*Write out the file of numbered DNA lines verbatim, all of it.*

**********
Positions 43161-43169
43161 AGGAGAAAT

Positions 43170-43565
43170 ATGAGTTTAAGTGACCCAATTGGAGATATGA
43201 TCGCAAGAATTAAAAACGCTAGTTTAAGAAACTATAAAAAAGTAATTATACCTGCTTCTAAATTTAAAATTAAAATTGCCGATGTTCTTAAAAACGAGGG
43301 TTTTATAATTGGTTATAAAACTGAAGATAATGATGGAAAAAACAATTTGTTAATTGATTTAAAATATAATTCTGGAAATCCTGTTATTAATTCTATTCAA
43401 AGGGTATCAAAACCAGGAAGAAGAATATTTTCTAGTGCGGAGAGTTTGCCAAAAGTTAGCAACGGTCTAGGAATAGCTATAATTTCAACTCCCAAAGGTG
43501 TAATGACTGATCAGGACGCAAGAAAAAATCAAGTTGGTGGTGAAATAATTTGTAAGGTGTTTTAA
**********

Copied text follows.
Positions 43161-43169
43161 AGGAGAAAT

Positions 43170-43565
43170 ATGAGTTTAAGTGACCCAATTGGAGATATGA
43201 TCGCAAGAATTAAAAACGCTAGTTTAAGAAACTATAAAAAAGTAATTATACCTGCTTCTAAATTTAAAATTAAAATTGCCGATGTTCTTAAAAACGAGGG
43301 TTTTATAATTGGTTATAAAACTGAAGATAATGATGGAAAAAACAATTTGTTAATTGATTTAAAATATAATTCTGGAAATCCTGTTATTAATTCTATTCAA
43401 AGGGTATCAAAACCAGGAAGAAGAATATTTTCTAGTGCGGAGAGTTTGCCAAAAGTTAGCAACGGTCTAGGAATAGCTATAATTTCAACTCCCAAAGGTG
43501 TAATGACTGATCAGGACGCAAGAAAAAATCAAGTTGGTGGTGAAATAATTTGTAAGGTGTTTTAA